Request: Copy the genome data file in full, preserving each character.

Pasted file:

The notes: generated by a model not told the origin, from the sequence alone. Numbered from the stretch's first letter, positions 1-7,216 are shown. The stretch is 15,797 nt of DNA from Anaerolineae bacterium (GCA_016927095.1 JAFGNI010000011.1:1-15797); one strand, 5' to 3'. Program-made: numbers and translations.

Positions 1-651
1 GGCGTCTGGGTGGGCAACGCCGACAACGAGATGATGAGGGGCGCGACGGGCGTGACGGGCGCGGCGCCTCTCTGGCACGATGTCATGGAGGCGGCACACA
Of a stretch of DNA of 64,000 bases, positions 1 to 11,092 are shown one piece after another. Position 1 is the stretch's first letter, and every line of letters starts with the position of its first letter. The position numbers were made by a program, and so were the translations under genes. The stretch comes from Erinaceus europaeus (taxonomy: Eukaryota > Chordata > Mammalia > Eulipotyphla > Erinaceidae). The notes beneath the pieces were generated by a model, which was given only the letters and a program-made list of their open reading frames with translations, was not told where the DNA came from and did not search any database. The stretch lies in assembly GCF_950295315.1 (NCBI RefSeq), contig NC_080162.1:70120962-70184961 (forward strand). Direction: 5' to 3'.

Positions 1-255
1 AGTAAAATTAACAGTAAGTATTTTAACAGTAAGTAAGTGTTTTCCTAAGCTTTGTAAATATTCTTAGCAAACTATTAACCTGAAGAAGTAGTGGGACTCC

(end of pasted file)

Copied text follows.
The notes: generated by a model not told the origin, from the sequence alone. Numbered from the stretch's first letter, positions 1-7,216 are shown. The stretch is 15,797 nt of DNA from Anaerolineae bacterium (GCA_016927095.1 JAFGNI010000011.1:1-15797); one strand, 5' to 3'. Program-made: numbers and translations.

Positions 1-651
1 GGCGTCTGGGTGGGCAACGCCGACAACGAGATGATGAGGGGCGCGACGGGCGTGACGGGCGCGGCGCCTCTCTGGCACGATGTCATGGAGGCGGCACACA
Of a stretch of DNA of 64,000 bases, positions 1 to 11,092 are shown one piece after another. Position 1 is the stretch's first letter, and every line of letters starts with the position of its first letter. The position numbers were made by a program, and so were the translations under genes. The stretch comes from Erinaceus europaeus (taxonomy: Eukaryota > Chordata > Mammalia > Eulipotyphla > Erinaceidae). The notes beneath the pieces were generated by a model, which was given only the letters and a program-made list of their open reading frames with translations, was not told where the DNA came from and did not search any database. The stretch lies in assembly GCF_950295315.1 (NCBI RefSeq), contig NC_080162.1:70120962-70184961 (forward strand). Direction: 5' to 3'.

Positions 1-255
1 AGTAAAATTAACAGTAAGTATTTTAACAGTAAGTAAGTGTTTTCCTAAGCTTTGTAAATATTCTTAGCAAACTATTAACCTGAAGAAGTAGTGGGACTCC